2. Talk in positive terms.
Reflect to yourself, or with others, on what your body experiences and accomplishes and how it makes you “feel” (NOT how it makes you “look”). Talk about what your body has been “doing”. The same research as above shows that talk about exercise can be helpful toward building body confidence. Talk in POSITIVE terms about what your body can DO.
3. Challenge that negative self-talk and that inner critic in your head.
Point out to yourself that those thoughts are just plain rude, mean and judgemental. You wouldn’t say those things to other people so DON’T SAY THEM TO YOURSELF! If you notice you are being horrible to yourself, try coming back with a smart and witty response to your inner critic. If it feels like you have your own bully living inside your head, ignore it, or come back with a smart one-liner that would put a bully in their place. If the voice and words in your head remind you of another time, place or another person’s words, say just that and point out to yourself that those words, comments and criticisms aren’t going to bother you anymore, because you are in control and will not be intimidated or controlled anymore.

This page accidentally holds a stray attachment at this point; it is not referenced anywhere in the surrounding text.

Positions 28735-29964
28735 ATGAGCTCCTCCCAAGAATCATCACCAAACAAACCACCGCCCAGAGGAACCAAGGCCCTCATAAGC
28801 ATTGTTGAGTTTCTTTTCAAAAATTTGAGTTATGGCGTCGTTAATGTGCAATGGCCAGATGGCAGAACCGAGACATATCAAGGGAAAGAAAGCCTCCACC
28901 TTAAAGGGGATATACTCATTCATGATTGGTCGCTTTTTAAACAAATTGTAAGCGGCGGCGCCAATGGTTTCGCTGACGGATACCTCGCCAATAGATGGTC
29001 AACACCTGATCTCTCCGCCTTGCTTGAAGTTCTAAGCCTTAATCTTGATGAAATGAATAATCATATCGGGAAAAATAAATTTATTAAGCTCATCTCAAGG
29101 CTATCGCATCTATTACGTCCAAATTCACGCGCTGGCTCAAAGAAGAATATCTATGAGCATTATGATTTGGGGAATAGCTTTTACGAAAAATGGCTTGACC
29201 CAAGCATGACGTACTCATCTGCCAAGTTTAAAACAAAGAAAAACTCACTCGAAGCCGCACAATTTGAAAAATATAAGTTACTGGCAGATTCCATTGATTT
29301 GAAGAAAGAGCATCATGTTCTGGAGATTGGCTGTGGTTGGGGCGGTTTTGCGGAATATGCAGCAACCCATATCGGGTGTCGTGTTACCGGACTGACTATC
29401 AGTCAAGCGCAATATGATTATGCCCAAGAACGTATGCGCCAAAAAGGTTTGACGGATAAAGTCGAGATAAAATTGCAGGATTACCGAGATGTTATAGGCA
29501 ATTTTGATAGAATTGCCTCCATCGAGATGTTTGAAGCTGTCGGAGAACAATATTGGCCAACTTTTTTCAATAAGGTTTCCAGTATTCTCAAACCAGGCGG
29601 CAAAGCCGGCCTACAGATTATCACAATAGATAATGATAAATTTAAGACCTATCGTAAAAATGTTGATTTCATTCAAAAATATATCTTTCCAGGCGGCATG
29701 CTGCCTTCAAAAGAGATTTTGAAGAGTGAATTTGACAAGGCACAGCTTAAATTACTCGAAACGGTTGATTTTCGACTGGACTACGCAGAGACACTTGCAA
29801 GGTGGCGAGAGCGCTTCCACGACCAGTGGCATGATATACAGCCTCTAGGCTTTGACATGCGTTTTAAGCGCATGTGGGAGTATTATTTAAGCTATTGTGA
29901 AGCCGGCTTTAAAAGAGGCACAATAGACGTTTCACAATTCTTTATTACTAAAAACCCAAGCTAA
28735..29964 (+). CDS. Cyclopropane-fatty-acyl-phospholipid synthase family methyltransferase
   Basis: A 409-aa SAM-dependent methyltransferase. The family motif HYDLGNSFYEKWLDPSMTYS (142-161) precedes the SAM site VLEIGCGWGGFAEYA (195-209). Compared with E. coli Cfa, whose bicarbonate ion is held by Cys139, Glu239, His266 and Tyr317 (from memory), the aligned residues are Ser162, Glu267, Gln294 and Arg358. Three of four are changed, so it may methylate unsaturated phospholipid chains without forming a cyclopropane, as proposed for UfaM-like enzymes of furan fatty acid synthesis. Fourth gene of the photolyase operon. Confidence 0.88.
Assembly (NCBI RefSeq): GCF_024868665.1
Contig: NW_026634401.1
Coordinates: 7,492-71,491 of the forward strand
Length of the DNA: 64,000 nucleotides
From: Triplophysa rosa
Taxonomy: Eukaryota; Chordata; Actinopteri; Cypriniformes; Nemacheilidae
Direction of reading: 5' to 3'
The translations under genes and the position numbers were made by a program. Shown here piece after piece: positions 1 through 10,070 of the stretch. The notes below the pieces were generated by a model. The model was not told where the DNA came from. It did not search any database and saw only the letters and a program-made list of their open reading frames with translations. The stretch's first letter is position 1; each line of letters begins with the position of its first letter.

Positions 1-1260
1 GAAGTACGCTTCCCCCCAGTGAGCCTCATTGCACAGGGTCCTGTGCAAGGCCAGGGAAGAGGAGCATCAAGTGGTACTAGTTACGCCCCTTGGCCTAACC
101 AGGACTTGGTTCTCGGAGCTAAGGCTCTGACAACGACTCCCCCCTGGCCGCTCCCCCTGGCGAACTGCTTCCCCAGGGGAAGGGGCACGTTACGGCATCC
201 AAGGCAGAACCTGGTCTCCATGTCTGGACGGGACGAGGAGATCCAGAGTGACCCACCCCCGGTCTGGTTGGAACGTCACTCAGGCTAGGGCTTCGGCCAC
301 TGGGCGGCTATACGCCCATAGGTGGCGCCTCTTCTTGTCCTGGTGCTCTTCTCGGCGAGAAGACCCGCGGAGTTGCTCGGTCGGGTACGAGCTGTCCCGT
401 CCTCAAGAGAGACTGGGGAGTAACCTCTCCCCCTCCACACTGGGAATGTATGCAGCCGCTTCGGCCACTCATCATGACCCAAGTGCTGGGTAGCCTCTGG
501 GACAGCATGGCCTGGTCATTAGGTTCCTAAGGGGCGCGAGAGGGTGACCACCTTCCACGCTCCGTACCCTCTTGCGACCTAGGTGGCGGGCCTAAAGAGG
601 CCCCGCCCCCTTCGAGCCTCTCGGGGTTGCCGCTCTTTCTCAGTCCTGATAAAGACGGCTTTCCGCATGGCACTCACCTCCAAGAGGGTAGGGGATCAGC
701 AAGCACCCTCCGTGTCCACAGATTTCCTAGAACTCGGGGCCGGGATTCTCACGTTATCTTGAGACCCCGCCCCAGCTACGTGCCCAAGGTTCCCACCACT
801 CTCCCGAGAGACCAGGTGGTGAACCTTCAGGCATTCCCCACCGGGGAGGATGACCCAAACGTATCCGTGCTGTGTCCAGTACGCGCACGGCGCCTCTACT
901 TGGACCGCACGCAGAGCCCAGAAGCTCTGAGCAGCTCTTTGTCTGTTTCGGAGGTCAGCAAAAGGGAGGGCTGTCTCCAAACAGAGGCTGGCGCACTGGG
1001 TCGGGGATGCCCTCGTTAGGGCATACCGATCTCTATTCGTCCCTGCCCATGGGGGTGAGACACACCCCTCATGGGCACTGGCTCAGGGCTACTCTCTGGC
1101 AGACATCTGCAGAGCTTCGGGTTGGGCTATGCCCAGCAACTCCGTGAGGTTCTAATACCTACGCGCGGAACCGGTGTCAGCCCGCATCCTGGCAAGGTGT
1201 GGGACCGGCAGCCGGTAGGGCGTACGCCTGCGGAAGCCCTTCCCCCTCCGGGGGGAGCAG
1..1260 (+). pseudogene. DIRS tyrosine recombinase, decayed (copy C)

4. Try a little self compassion.
Do things simply because it makes your body feel good! Burn incense, have a bubble bath, go for a run, bounce on a trampoline, try yoga, play with your pet, walk to your secret place and just sit and meditate, paint a picture, write a poem, get a massage, climb a tree, ride your skateboard, learn Zumba — whatever you want!
5. Empower yourself.
Empower and give yourself permission to feel good about your body, to embrace and love your body as unique, and celebrate all that your body allows you to experience and accomplish.
Simple as that.
* Results from BAM may vary. Strict adherence to the program is required for best results.